The world’s largest oil companies sold assets at a record pace this year, finding buyers at higher prices as China and other emerging economies vie for reserves.
BP Plc, Royal Dutch Shell Plc and ConocoPhillips led 95 sales in 2010 valued at $49.5 billion, the most in at least 12 years, data compiled by Bloomberg show. The pace of disposals has picked up through the year -- deals in the fourth quarter topped $20 billion -- signaling momentum may carry into 2011.
BP has agreed to $21 billion of sales in less than six months to help cover the cost of the Macondo oil spill. Even without the troubled London-based explorer, deals would have topped 2007’s $16 billion tally. Explorers are using funds from asset sales to meet the rising costs of production projects including deepwater drilling and liquefied natural gas plants.
“There’s a bit of a sellers’ market, they’re getting premium prices,” said Lucy Haskins, an oil industry analyst at Barclays Capital in London. “It’s a wave of new buying interest from emerging markets.”
China’s state-controlled oil companies were the biggest buyers. Cnooc Ltd. and Bridas Corp.’s $7.06 billion purchase of BP’s 60 percent interest in Argentina’s Pan American Energy was the largest acquisition of an energy asset from a major. Last week, Occidental Petroleum Corp. agreed to sell its fields in Argentina to Sinopec Group for $2.45 billion.
BP’s disposals helped shore up confidence as spill costs rose and legal battles loomed, with shares up more than 50 percent since the end of June. The stock dropped the most since August today after the Obama administration filed a suit saying the company and four others violated environmental laws.
The sales also showed buyers paying a premium to secure supplies. The average price per barrel of BP reserves sold in Argentina, Venezuela, Vietnam, Colombia, Canada and Egypt is about $11 a barrel of oil equivalent, Evolution Securities said in a Dec. 6 note. That compares with a valuation of less than $8 a barrel based on BP’s market capitalization.
“BP has got quite good prices,” said Colin McLean, chief executive officer of SVM Asset Management Ltd. in Edinburgh, who oversees about $900 million, including Shell shares. “That has attracted some others to test the market. We’ll see more M&A activity.”
The cost of developing new fields is rising as companies depend on deepwater drilling, oil-sands mines and LNG projects to replace spent fields.
Chevron Corp., the second-largest U.S. oil company, said last week it will boost capital spending 20 percent to $26 billion next year, led by deepwater projects in the Gulf of Mexico and Nigeria and an LNG project in Australia.
China is keen to buy fields to supply an economy where energy demand will jump 75 percent by 2035, accounting for more than a third of the increase in the world’s need for fuel, according to the International Energy Agency. That’s drawn Asia’s other oil importers into the fray.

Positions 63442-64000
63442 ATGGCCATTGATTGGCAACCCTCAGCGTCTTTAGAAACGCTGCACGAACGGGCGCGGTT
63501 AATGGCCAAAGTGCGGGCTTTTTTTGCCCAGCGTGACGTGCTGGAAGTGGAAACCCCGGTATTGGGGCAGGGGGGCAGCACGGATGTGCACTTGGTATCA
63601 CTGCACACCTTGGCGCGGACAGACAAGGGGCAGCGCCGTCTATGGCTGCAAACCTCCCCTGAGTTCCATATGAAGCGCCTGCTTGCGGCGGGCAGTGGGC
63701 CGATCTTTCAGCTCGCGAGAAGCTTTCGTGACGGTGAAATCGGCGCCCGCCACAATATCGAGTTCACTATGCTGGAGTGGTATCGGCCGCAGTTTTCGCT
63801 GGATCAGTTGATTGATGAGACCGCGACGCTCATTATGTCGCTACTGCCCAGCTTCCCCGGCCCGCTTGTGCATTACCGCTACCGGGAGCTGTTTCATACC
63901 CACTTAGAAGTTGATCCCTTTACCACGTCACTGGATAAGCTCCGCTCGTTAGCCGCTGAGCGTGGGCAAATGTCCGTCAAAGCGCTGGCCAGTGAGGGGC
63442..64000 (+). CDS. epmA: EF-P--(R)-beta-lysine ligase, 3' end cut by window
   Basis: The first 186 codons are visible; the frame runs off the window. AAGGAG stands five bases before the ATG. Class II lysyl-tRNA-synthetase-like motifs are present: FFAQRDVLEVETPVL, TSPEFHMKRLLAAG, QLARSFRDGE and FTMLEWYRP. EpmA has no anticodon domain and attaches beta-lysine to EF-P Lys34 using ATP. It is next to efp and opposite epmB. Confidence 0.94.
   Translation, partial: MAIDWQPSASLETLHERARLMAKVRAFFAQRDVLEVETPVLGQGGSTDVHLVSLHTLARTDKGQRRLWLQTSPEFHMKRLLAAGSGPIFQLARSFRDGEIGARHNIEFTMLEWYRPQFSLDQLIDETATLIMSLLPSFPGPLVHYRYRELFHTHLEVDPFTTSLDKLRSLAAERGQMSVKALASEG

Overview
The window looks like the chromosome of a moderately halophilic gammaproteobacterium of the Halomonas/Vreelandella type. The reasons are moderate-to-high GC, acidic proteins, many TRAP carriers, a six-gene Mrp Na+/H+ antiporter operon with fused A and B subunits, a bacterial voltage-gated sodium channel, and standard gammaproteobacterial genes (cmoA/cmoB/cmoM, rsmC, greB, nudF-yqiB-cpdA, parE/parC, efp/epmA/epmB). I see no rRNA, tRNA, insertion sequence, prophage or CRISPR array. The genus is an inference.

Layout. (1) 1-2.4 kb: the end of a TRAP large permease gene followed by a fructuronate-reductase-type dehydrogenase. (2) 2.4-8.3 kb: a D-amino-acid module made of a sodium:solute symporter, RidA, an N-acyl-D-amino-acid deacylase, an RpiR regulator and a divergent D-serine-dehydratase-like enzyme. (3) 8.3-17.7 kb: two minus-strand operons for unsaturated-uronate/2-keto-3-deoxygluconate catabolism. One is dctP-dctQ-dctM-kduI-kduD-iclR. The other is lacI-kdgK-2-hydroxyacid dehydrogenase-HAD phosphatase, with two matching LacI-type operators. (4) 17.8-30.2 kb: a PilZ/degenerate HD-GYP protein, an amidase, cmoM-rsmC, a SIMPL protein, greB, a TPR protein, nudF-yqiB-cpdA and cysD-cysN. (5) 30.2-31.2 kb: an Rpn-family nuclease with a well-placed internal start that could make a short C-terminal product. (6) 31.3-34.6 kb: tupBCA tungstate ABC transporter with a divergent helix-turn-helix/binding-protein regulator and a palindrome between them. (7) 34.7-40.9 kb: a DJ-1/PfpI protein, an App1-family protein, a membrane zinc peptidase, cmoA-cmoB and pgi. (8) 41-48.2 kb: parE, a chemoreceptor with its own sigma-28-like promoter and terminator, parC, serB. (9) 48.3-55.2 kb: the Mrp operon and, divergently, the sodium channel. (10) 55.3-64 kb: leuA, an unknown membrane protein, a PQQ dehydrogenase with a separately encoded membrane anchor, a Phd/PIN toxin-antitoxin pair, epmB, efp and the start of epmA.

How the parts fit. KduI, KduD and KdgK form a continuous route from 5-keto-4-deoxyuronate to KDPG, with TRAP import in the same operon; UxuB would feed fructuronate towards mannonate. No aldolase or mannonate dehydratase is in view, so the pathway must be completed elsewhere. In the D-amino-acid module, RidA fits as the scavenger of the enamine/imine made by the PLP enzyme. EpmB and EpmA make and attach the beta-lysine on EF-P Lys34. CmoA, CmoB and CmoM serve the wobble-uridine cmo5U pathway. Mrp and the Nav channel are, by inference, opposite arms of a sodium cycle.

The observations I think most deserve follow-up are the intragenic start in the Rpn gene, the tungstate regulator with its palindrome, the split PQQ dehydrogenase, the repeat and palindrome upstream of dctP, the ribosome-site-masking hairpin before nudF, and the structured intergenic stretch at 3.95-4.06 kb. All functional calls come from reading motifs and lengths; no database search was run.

Rising oil prices are adding pressure to secure supplies. Crude futures in New York trading rose above $90 last week, the highest this year.
Oil & Natural Gas Corp., India’s biggest energy explorer, this month submitted a binding bid for Exxon Mobil Corp.’s stake in Angola’s Block 31. The government has ordered it to make at least one big acquisition before March 31.
PTT Exploration & Production Pcl, Thailand’s biggest explorer, last month agreed to buy a 40 percent stake in Statoil ASA’s oil sands project in Canada for $2.28 billion in the biggest acquisition by a Thai company.
BP may be the largest seller of fields for a second year in 2011. Chief Executive Officer Robert Dudley promised to sell as much as $30 billion in assets after the Gulf of Mexico oil spill forced the company to set aside $40 billion to cover cleanup and litigation costs.
Dudley said last month he’ll continue to “identify further assets that may be strategically more valuable to others than to BP.” The next disposals may include fields in Alaska and in the North Sea, regions where BP pioneered exploration in the 1960s. The company is also selling a gas-processing business in Canada that may fetch $2 billion, people with knowledge of the company’s plans said.
Shell CEO Peter Voser has already met a target of selling as much as $8 billion in assets this year and next. Last week, The Hague-based company agreed to the $1.8 billion sale of gas fields in Texas to Occidental Petroleum Corp.
“They’re overachieving” by selling more than promised and moving ahead of schedule, said Gudmund Halle Isfeldt, an analyst at DnB NOR ASA in Oslo, who covers BP, Shell and other European oil companies. “The best option would be to use the proceeds and redeploy at least 80 percent in upstream.”
Shell is spending on high-technology projects. Together with PetroChina Co. it bought Arrow Energy Ltd. this year to develop an LNG project in Queensland using gas from coal seams. Shell expects its $19 billion Pearl gas-to-liquids plant in Qatar to be fully operational in early 2012.
ConocoPhillips is also investing in LNG in Australia, while BP earlier this year bought licenses for deepwater exploration off the coast of Brazil from Devon Energy Corp.
“The mantra is that these guys are carrying a bit of weight,” said Jason Kenney, an analyst at ING Wholesale Banking. “They can slim down, and there’s a market for it at the minute because others need access to resources. Some of the mature assets aren’t worth the majors’ time when they really need to focus on exploration.”
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